6.5/10

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Lethal Weapon (1987)

This movie opens with the classic Christmas song Jingle Bell Rock by Bobby Helms. Yes that’s right this classic action flick could also be considered a Christmas movie as it takes place over the festive season. This is one reason why its always kinda reminded me of 1988’s ‘Die Hard’. Its seems Xmas was a popular backdrop for action flicks back in the 80’s.

So what is this all about? Well back in 1985 Shane Black wrote a screenplay for an urban western inspired by ‘Dirty Harry’. In typical Shane Black fashion the script was quite long and excessively violent. Cutting a long story short, after numerous rewrites from various people (including Black), the script was eventually bought and offered to Richard Donner. The final result was (I believe) the first buddy cop flick to really light up the box office; and I believe the first flick to kick-start the whole buddy cop genre, to establish the rules almost. Over the years, from this one movie, came a raft of clones that used and abused every idea to the point where they became common stereotypes.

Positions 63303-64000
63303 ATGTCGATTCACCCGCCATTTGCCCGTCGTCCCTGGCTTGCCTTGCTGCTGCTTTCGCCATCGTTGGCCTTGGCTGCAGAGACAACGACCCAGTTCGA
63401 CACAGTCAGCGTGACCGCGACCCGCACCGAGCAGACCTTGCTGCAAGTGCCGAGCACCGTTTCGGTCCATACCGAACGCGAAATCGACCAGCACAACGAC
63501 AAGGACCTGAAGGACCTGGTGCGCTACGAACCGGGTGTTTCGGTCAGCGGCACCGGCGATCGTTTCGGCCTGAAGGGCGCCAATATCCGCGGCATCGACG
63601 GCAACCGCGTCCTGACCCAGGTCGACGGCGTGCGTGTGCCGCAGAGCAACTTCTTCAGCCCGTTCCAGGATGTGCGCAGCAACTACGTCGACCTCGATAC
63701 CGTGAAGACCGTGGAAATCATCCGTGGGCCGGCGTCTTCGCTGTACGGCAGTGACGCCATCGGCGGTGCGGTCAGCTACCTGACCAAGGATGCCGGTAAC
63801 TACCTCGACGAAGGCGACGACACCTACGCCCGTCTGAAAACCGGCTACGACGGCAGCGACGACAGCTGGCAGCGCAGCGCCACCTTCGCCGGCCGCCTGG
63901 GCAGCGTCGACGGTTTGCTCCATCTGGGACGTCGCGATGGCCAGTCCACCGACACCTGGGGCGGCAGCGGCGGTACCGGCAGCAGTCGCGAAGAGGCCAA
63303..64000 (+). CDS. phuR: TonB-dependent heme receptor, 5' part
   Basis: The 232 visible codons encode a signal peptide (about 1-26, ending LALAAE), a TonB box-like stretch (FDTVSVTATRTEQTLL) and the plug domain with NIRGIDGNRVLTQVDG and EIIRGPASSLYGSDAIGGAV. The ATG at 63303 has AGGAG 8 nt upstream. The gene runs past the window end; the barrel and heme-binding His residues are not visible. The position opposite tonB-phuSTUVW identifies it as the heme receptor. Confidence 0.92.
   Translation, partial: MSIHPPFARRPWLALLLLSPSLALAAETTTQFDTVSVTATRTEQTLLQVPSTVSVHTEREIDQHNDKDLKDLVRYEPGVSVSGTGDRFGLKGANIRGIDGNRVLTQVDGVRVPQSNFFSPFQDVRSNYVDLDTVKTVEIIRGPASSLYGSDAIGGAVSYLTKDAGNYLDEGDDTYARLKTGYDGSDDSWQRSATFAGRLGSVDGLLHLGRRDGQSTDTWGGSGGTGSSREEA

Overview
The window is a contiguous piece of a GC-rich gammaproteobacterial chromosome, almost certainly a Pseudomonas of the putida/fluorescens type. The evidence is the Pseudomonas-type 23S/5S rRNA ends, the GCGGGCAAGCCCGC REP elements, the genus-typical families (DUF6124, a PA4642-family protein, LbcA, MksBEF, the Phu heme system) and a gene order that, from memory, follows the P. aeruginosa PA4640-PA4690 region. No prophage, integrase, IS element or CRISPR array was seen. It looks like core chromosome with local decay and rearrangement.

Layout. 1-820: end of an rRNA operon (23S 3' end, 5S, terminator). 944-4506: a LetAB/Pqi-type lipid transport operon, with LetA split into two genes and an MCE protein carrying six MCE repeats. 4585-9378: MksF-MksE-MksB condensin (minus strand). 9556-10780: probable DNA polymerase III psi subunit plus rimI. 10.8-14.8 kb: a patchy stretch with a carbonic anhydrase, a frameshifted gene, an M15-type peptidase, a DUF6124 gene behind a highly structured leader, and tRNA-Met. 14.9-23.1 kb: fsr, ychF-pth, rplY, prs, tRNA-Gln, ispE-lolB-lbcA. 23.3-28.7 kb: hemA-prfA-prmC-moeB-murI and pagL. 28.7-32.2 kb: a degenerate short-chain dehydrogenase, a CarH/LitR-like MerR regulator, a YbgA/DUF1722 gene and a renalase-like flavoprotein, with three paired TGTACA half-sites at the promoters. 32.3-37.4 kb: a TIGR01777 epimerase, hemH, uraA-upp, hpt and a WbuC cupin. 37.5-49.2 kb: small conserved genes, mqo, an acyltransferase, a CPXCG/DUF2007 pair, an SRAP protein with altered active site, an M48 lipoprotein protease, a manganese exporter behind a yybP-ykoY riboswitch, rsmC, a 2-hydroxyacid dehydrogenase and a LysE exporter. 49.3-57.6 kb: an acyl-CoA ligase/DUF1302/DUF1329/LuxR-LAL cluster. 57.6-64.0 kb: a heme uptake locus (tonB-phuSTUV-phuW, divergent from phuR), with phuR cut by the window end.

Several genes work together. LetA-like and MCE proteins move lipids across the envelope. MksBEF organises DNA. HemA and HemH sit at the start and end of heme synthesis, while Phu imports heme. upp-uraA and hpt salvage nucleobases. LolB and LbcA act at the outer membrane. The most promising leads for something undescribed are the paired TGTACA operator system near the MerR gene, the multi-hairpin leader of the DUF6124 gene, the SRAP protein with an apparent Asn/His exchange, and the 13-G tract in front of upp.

The eventual plot: Its very simple really. Riggs and Murtaugh must battle a heroin-smuggling operation known as ‘The Shadow Company’ (they umm…smuggle heroin). You see a young girl is murdered and her father (Michael Hunsaker, a close friend of Murtaugh) wants her killers found. But it turns out Hunsaker used to be in cahoots with the Shadow Company, helping them launder their money. When Hunsaker wanted out, the company killed his daughter. So Riggs and Murtaugh run about the place trying to solve this little problem with lots of gunfire and car chases.